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“(2) For the purposes of this Schedule, a deduction made in respect of—
(a)
expenditure of the kind referred to in subparagraph (b) subparagraph (1) of
paragraph 4 of the Twenty-Second Schedule; or
(b)
a training investment allowance referred to in subparagraph (f) of
subparagraph (1) of paragraph 4 of the Twenty-Second Schedule; or
(c)
any capital redemption allowance referred to in paragraph 5 of the TwentySecond Schedule;
shall not be treated as an allowable deduction.
Subpara (2) specifically excludes three deductions. The first is on expenditure of the
kind referred to in para 4 (1) (b) of the 22nd Schedule, being “(b) expenditure incurred in that
year in respect of interest on, or in borrowing or obtaining, a loan or other form of credit or
financial accommodation”. The second concerns a training investment allowance in para 4
(1) (f) of the 22nd Schedule equivalent to fifty per centum of the cost to the holder of any
training building, any addition or alteration to any training building or any training equipment
brought into use in the year of assessment. The third and last exclusion relates to any capital
redemption allowance in para 5 of the 22nd Schedule.
The definition of an assessed loss for a holder of a special mining lease as set out in
para 2 the 22nd Schedule as an antonym of taxable income. Taxable income under both the
22nd Schedule and 23rd Schedule is defined by reference to para 2 of the 22nd Schedule. Para
2 states:
“2. The taxable income or, as the case may be, the assessed loss accruing to the holder of a
special mining lease in a year of assessment shall be the difference, if any, between the
income attributable to special mining lease operations accruing to him in that year and the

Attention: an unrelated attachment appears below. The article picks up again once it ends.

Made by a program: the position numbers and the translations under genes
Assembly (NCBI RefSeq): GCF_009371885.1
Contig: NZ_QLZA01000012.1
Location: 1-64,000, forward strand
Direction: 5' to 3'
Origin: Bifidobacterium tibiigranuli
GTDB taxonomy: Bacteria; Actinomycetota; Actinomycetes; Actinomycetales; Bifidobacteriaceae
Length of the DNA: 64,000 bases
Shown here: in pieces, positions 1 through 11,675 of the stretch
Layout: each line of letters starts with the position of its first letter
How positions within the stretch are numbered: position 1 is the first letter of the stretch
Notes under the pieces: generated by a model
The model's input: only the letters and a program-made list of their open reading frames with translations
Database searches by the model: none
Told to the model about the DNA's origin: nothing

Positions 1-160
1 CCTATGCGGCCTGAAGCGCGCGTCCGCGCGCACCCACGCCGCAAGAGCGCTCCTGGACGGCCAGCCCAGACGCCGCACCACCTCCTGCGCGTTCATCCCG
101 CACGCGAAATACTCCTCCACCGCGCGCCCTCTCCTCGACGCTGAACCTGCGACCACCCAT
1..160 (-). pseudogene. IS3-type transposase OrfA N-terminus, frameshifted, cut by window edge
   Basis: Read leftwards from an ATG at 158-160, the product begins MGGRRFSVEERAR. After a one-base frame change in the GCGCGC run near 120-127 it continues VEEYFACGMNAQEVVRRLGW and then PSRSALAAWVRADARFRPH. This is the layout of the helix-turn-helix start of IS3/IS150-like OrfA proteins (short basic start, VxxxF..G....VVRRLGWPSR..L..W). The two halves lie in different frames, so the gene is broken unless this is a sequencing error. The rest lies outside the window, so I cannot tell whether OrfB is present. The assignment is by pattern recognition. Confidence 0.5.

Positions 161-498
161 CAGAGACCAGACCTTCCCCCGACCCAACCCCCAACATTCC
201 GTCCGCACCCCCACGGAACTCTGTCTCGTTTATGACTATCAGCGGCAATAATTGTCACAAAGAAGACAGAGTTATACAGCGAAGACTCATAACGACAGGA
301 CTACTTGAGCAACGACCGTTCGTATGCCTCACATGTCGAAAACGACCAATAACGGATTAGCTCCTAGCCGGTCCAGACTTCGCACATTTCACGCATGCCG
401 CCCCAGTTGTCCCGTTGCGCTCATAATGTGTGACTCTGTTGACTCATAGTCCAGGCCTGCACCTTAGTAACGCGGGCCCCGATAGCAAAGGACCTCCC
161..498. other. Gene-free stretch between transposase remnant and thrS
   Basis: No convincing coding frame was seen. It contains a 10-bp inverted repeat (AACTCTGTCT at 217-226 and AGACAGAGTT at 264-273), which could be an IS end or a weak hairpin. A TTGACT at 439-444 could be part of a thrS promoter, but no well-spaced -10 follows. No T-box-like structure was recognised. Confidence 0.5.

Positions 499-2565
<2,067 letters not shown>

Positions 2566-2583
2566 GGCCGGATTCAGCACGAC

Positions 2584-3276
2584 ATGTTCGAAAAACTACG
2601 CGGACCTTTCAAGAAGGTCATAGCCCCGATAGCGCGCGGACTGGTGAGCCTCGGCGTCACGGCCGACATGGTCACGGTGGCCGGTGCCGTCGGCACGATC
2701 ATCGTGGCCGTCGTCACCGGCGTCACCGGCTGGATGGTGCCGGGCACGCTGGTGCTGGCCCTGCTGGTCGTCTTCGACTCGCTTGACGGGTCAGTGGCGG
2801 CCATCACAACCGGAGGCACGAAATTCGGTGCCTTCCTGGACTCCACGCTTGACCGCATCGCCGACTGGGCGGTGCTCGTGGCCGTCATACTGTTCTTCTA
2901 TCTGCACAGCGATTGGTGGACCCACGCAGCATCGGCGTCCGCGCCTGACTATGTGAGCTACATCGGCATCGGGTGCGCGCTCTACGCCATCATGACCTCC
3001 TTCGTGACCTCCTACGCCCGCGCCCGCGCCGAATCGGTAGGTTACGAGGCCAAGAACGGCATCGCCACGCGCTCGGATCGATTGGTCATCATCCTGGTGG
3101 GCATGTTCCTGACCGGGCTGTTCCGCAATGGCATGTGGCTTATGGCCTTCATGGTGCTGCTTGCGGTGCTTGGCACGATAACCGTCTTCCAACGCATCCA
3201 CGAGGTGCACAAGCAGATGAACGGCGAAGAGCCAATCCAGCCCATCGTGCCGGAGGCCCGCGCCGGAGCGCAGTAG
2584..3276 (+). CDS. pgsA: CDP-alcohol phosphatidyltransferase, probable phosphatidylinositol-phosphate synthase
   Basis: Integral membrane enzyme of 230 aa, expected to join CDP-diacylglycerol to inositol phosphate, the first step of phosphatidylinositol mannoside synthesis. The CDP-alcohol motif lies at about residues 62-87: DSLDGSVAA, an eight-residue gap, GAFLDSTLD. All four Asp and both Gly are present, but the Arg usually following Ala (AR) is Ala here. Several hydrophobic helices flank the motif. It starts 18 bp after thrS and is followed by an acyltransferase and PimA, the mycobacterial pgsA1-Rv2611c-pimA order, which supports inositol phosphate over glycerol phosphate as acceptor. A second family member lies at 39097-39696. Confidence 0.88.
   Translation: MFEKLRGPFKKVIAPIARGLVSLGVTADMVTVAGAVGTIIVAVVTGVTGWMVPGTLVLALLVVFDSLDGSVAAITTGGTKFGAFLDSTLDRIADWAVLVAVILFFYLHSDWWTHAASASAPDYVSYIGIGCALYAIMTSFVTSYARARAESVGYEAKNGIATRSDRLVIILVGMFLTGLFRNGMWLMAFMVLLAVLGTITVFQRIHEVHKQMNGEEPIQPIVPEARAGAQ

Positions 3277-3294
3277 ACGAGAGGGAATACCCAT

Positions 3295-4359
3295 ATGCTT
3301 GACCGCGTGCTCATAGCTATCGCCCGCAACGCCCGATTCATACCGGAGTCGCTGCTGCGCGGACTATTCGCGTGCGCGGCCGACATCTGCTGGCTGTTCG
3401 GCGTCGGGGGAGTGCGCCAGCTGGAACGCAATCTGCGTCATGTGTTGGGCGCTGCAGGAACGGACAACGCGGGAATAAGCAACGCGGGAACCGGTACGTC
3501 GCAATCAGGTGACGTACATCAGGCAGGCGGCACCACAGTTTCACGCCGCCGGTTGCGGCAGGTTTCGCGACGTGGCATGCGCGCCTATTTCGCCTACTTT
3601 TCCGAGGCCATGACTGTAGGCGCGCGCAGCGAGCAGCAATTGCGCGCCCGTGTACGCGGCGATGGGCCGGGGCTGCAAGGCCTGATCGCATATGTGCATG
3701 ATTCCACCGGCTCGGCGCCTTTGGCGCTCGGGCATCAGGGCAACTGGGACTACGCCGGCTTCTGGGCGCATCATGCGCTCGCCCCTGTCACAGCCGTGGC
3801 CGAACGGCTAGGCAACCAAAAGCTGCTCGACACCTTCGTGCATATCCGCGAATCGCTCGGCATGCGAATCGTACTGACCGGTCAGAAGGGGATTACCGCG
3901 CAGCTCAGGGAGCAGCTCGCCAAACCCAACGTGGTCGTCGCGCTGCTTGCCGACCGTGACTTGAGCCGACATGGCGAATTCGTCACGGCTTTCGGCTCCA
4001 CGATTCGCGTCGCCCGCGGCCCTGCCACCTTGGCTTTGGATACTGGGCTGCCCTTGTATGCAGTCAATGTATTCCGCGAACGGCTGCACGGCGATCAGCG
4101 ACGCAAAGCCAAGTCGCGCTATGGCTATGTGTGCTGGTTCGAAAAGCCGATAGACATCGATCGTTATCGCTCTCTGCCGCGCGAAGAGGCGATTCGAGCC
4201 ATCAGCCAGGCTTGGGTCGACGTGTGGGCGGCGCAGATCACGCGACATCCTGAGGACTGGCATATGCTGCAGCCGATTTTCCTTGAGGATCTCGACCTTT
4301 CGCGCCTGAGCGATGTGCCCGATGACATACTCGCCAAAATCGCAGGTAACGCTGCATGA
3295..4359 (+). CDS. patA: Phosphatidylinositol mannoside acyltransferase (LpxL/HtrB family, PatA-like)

sum of his allowable deductions for that year; and that difference, if any, is a taxable income
if the income so attributable is greater than the sum of those allowable deductions, and is
otherwise an assessed loss.”
It is apparent from the definition that an assessed loss is the negative balance that
accrues to the holder of a special mining lease after making all permissible deductions from
the income attributed to the holder for the particular year of assessment. For income tax
liability under s 22 of the Income Tax Act, the holder is , by virtue of para 4 (5) of the 22 nd
Schedule, allowed to deduct any assessed loss incurred by him for the preceding year from
the income of the current year. What this entails is that in the current year the assessed loss
carried forward would have been deducted to arrive at the final figure constituting taxable
income deductible under para 2 (3) (b) of the 23rd Schedule.
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The legal submissions
Mr de Bourbon for the appellant submitted that all the deductions allowed under the
22nd Schedule except for the three that are expressly excluded under para 1 (2) of the 23rd
Schedule are also deductible in the computation of net cash receipts under the 23rd Schedule.
Mr Magwaliba for the respondent contended that the “allowable deductions” contemplated in
para 2(3) and “a deduction allowable” envisaged by para 1 (1) of the 23rd Schedule are both